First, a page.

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Should I have this conversation with my mother?

(6 Posts)
mermaid101 Sat 23-Jul-16 22:16:28

My mum is 70. I have always found her difficult. Since discovering mumsnet and reading lots of threads on here, including the stately home one, I have come to the conclusion that she has, at least, some narcissistic traits. I did not have a happy childhood and have a tense relationship with her.

She has managed to alienate herself from almost everyone in her life. She fell out with both her siblings who went non contact with her. They have both since died. Her friendship group, which appeared to initially flourish after her divorce from my alcoholics father about twenty years ago has dwindled.

She seems to very lacking in self awareness. She tells me how she behaves towards people and doesn't seem to realise that people won't like being treated the way she treats them. She told me today, that she had hardly seen either of her two remaining friends despite attempts on her part to contact them. She was clearly upset by this, but seemed more angry at them rather than wondering what had happened. One of these friends has been in her life since she was in her twenties.

So, should I try to broach with her what I think is the issue? Obviously, I could be wrong about this, but I think that my mum is quite critical, negative and judgemental and that people just distance themselves from her.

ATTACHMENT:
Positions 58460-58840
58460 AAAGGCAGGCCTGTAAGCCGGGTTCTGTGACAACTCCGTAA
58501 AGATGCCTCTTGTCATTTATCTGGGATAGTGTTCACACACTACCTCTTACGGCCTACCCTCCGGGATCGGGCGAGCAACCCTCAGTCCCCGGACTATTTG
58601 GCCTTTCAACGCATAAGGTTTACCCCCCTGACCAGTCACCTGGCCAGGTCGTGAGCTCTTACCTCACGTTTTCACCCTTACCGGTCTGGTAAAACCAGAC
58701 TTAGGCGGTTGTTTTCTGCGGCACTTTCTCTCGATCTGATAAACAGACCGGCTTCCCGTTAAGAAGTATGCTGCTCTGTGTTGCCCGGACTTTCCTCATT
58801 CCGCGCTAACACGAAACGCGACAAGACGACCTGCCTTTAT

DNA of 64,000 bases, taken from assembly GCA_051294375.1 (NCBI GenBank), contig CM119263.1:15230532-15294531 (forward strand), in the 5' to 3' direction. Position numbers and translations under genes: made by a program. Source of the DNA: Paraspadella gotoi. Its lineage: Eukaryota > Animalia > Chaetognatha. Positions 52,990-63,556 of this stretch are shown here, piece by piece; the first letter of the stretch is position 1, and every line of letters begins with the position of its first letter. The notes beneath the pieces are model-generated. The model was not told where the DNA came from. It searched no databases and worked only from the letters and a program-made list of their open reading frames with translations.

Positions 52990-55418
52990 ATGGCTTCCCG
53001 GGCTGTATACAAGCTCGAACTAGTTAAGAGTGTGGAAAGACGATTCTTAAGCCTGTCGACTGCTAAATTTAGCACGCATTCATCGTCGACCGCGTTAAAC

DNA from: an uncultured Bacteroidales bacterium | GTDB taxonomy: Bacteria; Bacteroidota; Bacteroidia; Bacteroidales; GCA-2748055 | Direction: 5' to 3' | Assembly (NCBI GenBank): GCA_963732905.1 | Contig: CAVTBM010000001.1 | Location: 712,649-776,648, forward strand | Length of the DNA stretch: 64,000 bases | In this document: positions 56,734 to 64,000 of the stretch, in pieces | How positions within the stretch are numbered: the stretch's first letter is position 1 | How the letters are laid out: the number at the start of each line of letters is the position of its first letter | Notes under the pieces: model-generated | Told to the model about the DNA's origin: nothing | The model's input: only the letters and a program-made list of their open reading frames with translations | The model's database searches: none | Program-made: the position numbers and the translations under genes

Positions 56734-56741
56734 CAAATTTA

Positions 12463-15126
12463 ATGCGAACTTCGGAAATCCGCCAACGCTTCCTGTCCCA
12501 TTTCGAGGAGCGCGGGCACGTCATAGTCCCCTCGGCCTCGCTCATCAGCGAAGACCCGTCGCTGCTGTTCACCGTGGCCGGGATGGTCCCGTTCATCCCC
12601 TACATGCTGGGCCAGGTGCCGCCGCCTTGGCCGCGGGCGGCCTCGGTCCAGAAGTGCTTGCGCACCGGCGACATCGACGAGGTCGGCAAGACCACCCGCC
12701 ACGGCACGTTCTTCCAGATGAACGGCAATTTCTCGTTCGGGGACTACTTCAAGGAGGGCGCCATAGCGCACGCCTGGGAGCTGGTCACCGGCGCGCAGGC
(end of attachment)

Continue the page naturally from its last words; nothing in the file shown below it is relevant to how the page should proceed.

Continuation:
I don't think she would ever directly ask me ( she always presents and incidences like this as the other persons fault). I would have to bring it up myself. I could probably do it quite tactfully but, for her to take any notice, I would have to be fairly clear.

Has anyone had any experience of this. I honestly don't think she has any idea that this collective disappearance of people in her life could have anything to do with her. She thinks she is just really unlucky and eveyone "bullies" her or are horrible to her.

Neome Sat 23-Jul-16 22:26:31

Perhaps you could agree with her that she has been really unlucky and suggest supportive counselling.

Dreamfrog Sat 23-Jul-16 22:32:15

I dont think it would be of any use talking to her. If she has no understanding of how people could view her then she won't have the capability of understanding what you will be explaining. I think it will only make her feel you too are turning on her. Just agree with her and I feel leave it alone. But that's just one opinion.

youneeQuorn Sat 23-Jul-16 22:36:56

Given her age - no, I wouldn't have that conversation.

I'd want to though flowers

I have a difficult narcissistic mother who thinks similar things but it's done no good for our relationship me pointing any of it out.

I don't think your mother has the skill and capability you want her to have - to look at things differently and make a change in order to be happier and nicer.

I'm coming to terms with my own mothers behaviour by viewing it as a disability. My mum probably has a personality disorder. Just changing my thoughts to accepting she became the way she is through her own life experiences has allowed me to feel more empathy for her, and less guilty about the barriers I have to put in place to have any contact with her

SpongeBobJudgeyPants Sat 23-Jul-16 22:40:27

What Dreamfrog said. In spades. My mother has similar tendencies. Any suggestion that she is less than perfect is met with an extreme reaction, so nothing is achieved, and relations are even worse.

QuiteLikely5 Sat 23-Jul-16 22:42:18

I strongly doubt your words would have any positive effect at all. It's more likely that she will hold it against you and that wouldn't get either of you anywhere.

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